Posted by Pat on March 31, 2015 in Travel
Welcome to Italia. “Transportation strike is to begin at 10am and last until 1pm.” In true Italian style, they strike but are polite enough to tell you ahead of time and limit the inconvenience. Unfortunately, noting the bulletin at 9:55am with a 10:50 train to catch is not how I want to begin my morning. We rush to the vaparetto stop and hope for the best. And indeed, we receive good fortune. We reach our train with time to spare and are whisked away to the small city of Vicenza just 45 minutes east of Venezia.
What was a wonderful experience on an active Sunday three years ago with a colorful flea market and bustling activity about the walled city of Vicenza proves a little dull and quiet on a Monday. Our House delle Bele room is cute with its private entrance and small patio but this entrance is up a set of narrow spiral stairs. Once we get the wifi to work, we are a bit more content.
We strolled the city and its beautiful main square. After a lunch of caprese con bufala we set off to the Basilica Palladiana and their special exhibit on “Tutankhamon, Caravaggio, Van Gogh. Evening and nocturnals from the Egyptians to the 20th Century.” Featured artists included selected paintings from many of my favorites: Caravaggio, Titian, Tintoretto, Turner, Monet, Pissarro, Van Gogh, Wyeth, Winslow Homer, Gauguin, and Klee. All in one huge beautiful building.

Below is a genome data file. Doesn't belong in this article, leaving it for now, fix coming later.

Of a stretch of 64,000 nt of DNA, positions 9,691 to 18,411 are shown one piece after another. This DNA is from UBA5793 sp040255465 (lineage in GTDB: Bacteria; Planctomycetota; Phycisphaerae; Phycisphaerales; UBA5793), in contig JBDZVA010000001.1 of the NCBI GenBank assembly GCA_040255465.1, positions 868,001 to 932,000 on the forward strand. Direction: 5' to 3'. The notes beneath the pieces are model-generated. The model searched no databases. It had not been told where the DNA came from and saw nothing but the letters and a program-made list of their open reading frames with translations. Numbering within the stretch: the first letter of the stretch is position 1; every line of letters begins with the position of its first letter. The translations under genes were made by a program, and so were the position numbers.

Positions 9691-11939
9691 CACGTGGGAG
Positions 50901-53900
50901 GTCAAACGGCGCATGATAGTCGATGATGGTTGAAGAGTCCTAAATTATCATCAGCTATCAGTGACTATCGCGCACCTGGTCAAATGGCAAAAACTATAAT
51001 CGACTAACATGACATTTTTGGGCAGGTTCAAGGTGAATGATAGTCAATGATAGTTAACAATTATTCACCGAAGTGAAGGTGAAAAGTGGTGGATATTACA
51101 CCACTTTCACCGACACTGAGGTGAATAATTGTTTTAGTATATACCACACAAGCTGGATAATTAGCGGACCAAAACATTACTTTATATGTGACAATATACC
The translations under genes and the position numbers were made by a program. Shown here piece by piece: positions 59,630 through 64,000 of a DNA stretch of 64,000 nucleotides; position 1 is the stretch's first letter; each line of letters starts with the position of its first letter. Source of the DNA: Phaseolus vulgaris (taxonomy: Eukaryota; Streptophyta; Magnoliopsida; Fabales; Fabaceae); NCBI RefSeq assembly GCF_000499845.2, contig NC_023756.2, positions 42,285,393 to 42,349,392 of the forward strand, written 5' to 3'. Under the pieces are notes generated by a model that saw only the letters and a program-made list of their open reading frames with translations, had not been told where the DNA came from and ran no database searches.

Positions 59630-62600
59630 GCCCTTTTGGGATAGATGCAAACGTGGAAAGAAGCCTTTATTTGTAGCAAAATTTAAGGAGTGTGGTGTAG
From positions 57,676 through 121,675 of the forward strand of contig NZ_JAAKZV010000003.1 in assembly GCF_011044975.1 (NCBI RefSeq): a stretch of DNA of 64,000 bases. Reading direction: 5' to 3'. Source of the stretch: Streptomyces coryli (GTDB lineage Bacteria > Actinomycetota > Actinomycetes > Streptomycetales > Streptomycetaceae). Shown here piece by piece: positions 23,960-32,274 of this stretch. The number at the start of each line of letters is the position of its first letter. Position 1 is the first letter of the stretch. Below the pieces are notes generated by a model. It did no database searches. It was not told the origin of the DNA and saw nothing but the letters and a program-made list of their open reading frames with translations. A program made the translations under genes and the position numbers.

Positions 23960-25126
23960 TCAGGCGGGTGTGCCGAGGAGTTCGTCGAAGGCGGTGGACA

Our afternoon is quiet, probably too much so. The 16th century architecture of Vicenza, especially the main piazza and Duomo, is wonderful. This is the city of Andrea Palladio, considered by many to be the most influential individual in the history of Western architecture and whose designs inspired some of the greatest buildings in Europe and the U.S. His facades represent the best of Venetian Renaissance with arched doors and windows, most famously the arched three-part windows modeled after classical Greek and Roman forms. The entire old city is recognized as a UNESCO World Heritage Site. The villas, Olympic Theater, and galleries carry the creativity of this great architect whose statue holds a place of honor in the main square.
Palazzo del Capitaniato, designed by Palladoio, 1571
I ask about an Osteria for dinner and am told by the bookseller there are two options in the city. Though the city closes for the afternoon, the evening is a little livelier and the main Piazza dei Signori with its 250′ tower, palazzos and Basilica is a favorite gathering point for families and a wonderful father/son guitar/violin duet. Our inactivity may prepare us for the last great rush in Verona and Milano.
In the morning, I make rather weak coffee for breakfast, collect some extra bread, and head for the park just behind our room. There the pigeons and ducks reap the benefits of our having an hour or so before our train.